You have essentially come into my space on the internet, dropped trouser, and crapped all over something I created and have the gall to look about incredulously when everyone has called you out on being a heathen for doing so.

        I have done my best to be polite in the face of unbelievable attitude and insults to a parent I consider beloved–and you expect me to be able to hold you in any kind of regard or to consider anything you have to say beyond that as holding some sort of value? You expect me to respect you after that?

        What planet, exactly, were you born on?

        I have tolerated your amazing ability to be completely obtuse, but I grow tired of it. If you see nothing wrong with what you did, then please, be triumphant. Take your victory, quietly to your corner of the internet and move on. I promise I won’t find where ever that is and find posts about your mother in order to tell you how disgusting she is.

        I am asking you politely to leave it be and save what little face you have left. Any further commentary from you will be considered as and marked as spam.

        This is MY web blog. It is public in so far as people are welcome here as long as they are respectful. Calling my mother’s ways of raising her daughter on her tribute post is not respectful. It stinks, and quite frankly, so do you.

        Thanks for reminding me of another lesson my mother taught me: common sense and respect.

        • She’s fifteen, Mel. She doesn’t even know herself, yet, let alone how to understand or appreciate others. Hopefully, a few years down the road in the real world will give her some perspective that she is sorely lacking right now.

        • My boyfriend has a job and his own apartment and is 19 years old.

          She’s apparently fifteen with a nineteen year old boyfriend. What’s that say? (Other than the obvious cracks about him robbing a cradle?)It says we have a childless or childfree couple that want to tell the world how to raise their kids. Isn’t that always the way? The ones that don’t know what it’s like firsthand 24/7/365 want to tell those of us that do that we are doing it all wrong?

          I bet she was never spanked as a kid either. Funny thing, spanking pretty much gets outlawed and the kids that don’t get them become outlaws. Kinda like that “when guns are outlawed only outlaws will have them” thing.

          I have three children and by no means consider myself an expert. I have four grandchildren. The younger of my daughters decided that her father and I were geniuses when she learned she was pregnant with her first. She learned that there had indeed been reasons for the much hated house rules we had laid down. It was then that we realized that she had turned out well after all.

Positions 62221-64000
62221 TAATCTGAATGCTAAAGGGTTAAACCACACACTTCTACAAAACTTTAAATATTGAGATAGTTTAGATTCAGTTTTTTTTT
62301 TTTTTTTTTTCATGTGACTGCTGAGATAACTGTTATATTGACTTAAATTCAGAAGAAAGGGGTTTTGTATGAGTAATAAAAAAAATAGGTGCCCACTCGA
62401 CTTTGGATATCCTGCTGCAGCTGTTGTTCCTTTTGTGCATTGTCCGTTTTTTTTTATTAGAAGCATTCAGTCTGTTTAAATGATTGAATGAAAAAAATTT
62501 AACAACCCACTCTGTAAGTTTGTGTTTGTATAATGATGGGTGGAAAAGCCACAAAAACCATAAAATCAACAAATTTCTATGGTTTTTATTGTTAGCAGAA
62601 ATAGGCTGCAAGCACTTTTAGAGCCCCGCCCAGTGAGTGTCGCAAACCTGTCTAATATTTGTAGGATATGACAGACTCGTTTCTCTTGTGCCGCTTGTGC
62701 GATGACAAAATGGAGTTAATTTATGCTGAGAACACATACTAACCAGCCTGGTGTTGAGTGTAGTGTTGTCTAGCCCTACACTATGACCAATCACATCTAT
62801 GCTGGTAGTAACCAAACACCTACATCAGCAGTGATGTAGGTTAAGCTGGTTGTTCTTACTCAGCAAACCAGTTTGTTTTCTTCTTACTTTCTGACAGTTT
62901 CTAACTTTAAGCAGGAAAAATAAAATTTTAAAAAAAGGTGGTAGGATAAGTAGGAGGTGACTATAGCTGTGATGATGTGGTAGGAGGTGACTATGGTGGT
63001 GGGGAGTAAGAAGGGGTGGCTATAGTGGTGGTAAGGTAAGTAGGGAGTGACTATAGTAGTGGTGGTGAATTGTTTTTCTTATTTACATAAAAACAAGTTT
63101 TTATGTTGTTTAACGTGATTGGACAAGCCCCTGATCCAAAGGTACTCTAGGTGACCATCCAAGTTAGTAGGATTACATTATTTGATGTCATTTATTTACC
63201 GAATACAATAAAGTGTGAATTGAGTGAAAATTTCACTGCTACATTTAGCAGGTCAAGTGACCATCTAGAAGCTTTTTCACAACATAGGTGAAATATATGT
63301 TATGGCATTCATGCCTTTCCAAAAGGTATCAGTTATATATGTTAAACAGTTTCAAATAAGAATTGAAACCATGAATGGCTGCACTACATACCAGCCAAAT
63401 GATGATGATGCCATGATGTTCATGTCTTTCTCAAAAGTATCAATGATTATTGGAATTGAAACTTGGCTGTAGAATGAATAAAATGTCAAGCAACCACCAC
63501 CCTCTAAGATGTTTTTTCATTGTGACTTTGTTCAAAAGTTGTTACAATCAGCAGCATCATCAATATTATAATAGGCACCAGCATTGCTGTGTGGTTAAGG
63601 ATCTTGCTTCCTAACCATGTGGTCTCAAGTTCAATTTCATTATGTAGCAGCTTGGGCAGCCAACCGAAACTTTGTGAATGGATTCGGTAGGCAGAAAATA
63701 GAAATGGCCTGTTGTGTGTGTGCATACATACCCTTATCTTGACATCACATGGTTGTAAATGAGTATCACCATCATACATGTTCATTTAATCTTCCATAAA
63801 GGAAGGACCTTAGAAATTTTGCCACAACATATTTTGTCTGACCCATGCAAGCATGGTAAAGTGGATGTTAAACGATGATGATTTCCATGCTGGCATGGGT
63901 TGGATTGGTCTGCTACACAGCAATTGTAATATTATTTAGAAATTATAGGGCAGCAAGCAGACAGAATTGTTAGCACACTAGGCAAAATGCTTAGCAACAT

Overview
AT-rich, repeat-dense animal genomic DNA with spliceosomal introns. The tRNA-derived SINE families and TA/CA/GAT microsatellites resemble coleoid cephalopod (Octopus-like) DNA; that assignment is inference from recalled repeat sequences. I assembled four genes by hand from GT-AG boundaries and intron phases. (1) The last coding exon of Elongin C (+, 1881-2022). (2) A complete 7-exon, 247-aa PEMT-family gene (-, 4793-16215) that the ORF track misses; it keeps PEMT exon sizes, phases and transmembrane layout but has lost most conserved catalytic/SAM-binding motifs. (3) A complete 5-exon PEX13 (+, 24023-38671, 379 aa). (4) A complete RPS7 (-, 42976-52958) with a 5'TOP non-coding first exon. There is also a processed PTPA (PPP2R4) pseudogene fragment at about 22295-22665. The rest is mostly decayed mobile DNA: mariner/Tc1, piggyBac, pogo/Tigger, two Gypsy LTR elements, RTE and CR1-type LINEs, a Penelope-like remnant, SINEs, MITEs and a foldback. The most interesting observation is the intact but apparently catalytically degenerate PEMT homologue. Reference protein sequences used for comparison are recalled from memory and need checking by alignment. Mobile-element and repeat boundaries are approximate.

Other than the fact than you genuinely love your mother, Mel, the point I got from your post is that some children have to learn by experience. Some of them are bound and determined to touch the hot stove no matter how many times we tell them, “No!”

          “Mean moms” tend to raise better people, not children, people. As Jacqueline Kennedy said, “If you bungle raising your children, I don’t think whatever else you do matters very much.” You learned the lessons your mom wanted you to, therefore, she did not bungle the job.

        • In one of her posts, (Which, after asking her to discontinue by the way–she continued and came back to reply twice more.) that I marked as spam, she claimed to be twenty and has called those calling her fifteen: ageists.

          Lovely girl, that.

          Thank you Cathy, for coming over and commenting. I agree with you that some times parents have to get “mean” to get the point across, otherwise some kids just will not listen. I know I probably wouldn’t have and I most probably wouldn’t have learned anything at all.

        • Still, she says she was raised by her parents for only 15 years, so I would say they didn’t do a very good job! (Unless they’re dead in which case I take it back, but still…)

        • I’m not sure really what fueled this sort of oddity that happened here, but I’m just really thankful she’s decided to give it a rest here. What she does on her own journal is of course, her own business.

          And heeeey, good to see you over here too! Thanks for coming over to comment! <3

  9. This is a beautiful tribute to a woman who sounds absolutely wonderful.

    I do not have children myself yet, but I’ll soon be married, I have several nieces and nephews and I have worked for many years in day care. Not enough parents take the stance of putting their foot down and actually teaching their children morality and respect. You seem to be a shining example of what assertive parenting can produce. I have seen far too many whiny brats in my life and far too many whiny parents who’d rather spoil their children into obedience instead of actually doing some parenting.